Teen birth rates have fallen in recent years, but the rate in the United States is higher than in other high-income countries, including the Netherlands and all Scandinavian countries.1

Researchers studied teens’ hormonal contraception use in the United States and Norway to see if these differed and whether they could explain the birth rate differences. Abortion rates between Norway and the United States are similar. About half of women in both nations experience their sexual debut before they turn 18 years of age. But teen birth rates in the United States are about six times higher than in Norway, says Katherine Ahrens, PhD, MPH, lead study author and assistant research professor at the University of Southern Maine’s Muskie School of Public Service.

The U.S. teen birth rate is 16.7 births per 1,000 teens — 73% lower than the peak in 1991. In Norway, the teen birth rate is 2.8 births per 1,000 teens.

“Why is there a difference between Norway and the U.S. in teen pregnancy rates?” Ahrens asks. “Is it because Norwegian women initiate hormonal contraception at an earlier age than U.S. women?”

This concept takes exploration of teenagers’ contraception use in a slightly different direction. Most studies look at women’s current contraception use or post-sexual debut contraception use, she notes.

Ahrens and her co-author collected data on a cohort of women, born between 1989 and 1997, in Norway and the United States to study their patterns of contraception use, particularly hormonal contraceptives.

“We wanted to see how these patterns compared between the U.S. and Norway because Norway had lower teen pregnancy rates and birth rates than the U.S.,” Ahrens explains. “We wanted to explore one aspect of contraception that we hadn’t explored before: When do teens start hormonal contraception?”

They found that Norwegian teens were more likely to have initiated contraception by age 19 years than were American teens. Among those born between 1995 and 1997, by age 19, only 26% of women in Norway had not filled a prescription for hormonal contraception. By contrast, 40.5% of U.S. women of the same age had not yet used a hormonal method.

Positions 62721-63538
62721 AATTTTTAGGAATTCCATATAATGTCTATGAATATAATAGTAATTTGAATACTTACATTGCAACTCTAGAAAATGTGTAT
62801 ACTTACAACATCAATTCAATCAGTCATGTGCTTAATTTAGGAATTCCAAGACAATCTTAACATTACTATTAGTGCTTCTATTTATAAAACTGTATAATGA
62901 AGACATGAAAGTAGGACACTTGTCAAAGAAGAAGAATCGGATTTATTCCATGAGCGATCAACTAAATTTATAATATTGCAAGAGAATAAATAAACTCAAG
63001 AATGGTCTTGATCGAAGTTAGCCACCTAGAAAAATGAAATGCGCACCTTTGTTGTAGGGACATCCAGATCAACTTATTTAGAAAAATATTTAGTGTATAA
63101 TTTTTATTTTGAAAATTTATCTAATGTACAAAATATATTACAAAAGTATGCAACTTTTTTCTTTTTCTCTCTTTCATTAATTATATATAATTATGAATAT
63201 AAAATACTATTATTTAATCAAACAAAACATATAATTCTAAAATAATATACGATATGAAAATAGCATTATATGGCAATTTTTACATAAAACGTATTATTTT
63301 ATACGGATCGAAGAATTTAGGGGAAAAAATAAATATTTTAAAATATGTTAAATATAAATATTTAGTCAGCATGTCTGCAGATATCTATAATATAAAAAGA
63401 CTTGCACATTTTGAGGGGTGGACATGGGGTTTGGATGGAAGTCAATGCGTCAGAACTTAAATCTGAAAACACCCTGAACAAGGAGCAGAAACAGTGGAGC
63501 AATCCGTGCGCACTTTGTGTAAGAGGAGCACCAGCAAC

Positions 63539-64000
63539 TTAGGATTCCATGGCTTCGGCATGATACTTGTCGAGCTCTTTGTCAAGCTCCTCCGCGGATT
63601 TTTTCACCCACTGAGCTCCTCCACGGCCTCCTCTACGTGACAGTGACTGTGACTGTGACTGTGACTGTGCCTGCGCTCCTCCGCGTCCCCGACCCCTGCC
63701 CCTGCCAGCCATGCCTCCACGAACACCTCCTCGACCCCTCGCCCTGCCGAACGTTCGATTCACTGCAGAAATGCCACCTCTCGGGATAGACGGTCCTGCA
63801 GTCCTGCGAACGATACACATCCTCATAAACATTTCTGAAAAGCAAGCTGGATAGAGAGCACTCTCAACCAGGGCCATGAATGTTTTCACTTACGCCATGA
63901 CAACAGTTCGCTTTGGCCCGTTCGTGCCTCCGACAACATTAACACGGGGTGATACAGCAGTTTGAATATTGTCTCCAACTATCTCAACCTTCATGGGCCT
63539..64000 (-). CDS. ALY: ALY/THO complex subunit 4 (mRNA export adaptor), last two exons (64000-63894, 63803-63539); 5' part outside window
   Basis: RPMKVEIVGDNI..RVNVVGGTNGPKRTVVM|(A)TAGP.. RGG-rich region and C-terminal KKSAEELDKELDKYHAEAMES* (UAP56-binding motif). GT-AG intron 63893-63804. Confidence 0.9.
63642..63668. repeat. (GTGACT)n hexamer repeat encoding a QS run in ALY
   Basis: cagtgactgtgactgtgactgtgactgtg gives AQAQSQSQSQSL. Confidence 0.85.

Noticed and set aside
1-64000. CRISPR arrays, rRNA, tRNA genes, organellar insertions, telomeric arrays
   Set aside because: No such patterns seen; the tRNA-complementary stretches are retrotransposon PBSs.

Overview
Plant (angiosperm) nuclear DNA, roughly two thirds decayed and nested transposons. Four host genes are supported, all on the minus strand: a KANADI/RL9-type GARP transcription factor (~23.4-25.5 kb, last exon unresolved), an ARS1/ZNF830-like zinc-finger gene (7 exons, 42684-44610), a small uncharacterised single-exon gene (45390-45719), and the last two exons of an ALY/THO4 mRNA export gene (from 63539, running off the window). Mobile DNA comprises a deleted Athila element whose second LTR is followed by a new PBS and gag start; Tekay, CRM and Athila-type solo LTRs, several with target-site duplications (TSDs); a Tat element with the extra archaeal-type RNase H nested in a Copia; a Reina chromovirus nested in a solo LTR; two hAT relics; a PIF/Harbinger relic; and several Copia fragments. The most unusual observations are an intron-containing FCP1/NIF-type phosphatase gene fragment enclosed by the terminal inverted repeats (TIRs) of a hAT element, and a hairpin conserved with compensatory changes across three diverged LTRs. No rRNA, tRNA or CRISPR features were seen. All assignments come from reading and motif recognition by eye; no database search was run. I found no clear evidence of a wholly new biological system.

Also, 72.8% of Norwegian respondents reported using the pill as their first hormonal method, while only 46.3% of the U.S. women reported using the pill first. American women were more likely to use the contraceptive injection, the contraceptive ring, and the intrauterine device (IUD) than were women in Norway.

The pill was the most common hormonal contraceptive used by women in both countries. “The U.S. tended to have higher uptake for those other methods, especially [injection], implants, and the IUD,” Ahrens says. “This was a descriptive study, so we don’t have a lot of explanations. The same contraceptive methods are available in both countries.”

One possible factor is the birth control pill is available at a subsidized cost in Norway. Teenagers can easily obtain the pill from providers, including nurses. Other contraceptive methods were added to Norway’s reimbursement system later, she adds.

When Ahrens and her co-author divided the women and their contraception use by year, they found that at age 15 years, U.S. teens were more likely to have started hormonal contraception than were Norwegian teens. But after age 15 years, teens in Norway were much more likely to have started to use a hormonal contraceptive.

Investigators did not explore why that difference occurred, but it is possible that 15-year-old American teens were using hormonal contraceptives for reasons other than to prevent pregnancy. “I wonder if there is more use in the U.S. of the pill or hormonal methods for non-contraceptive purposes,” Ahrens explains. “It could be teens are initiating these methods for other reasons.” For example, hormonal contraceptives can be used to prevent severe menstrual symptoms.

The next phase of research is to find out if Norwegian teens are using contraceptives more consistently than American teens. “We know certain methods are more effective at preventing pregnancy than are others,” Ahrens says. “Is Norway’s use of the pill a more effective method overall than what we’re doing in the U.S., which is a range of methods?”


  1. Ahrens KA, Skjeldestad FE. Trends in initiation of hormonal contraceptive methods among teenagers born between 1989 and 1997 in Norway and the United States. Contraception 2021 Jul 28;S0010-7824(21)00339-5. doi: 10.1016/j.contraception.2021.07.105. [Online ahead of print].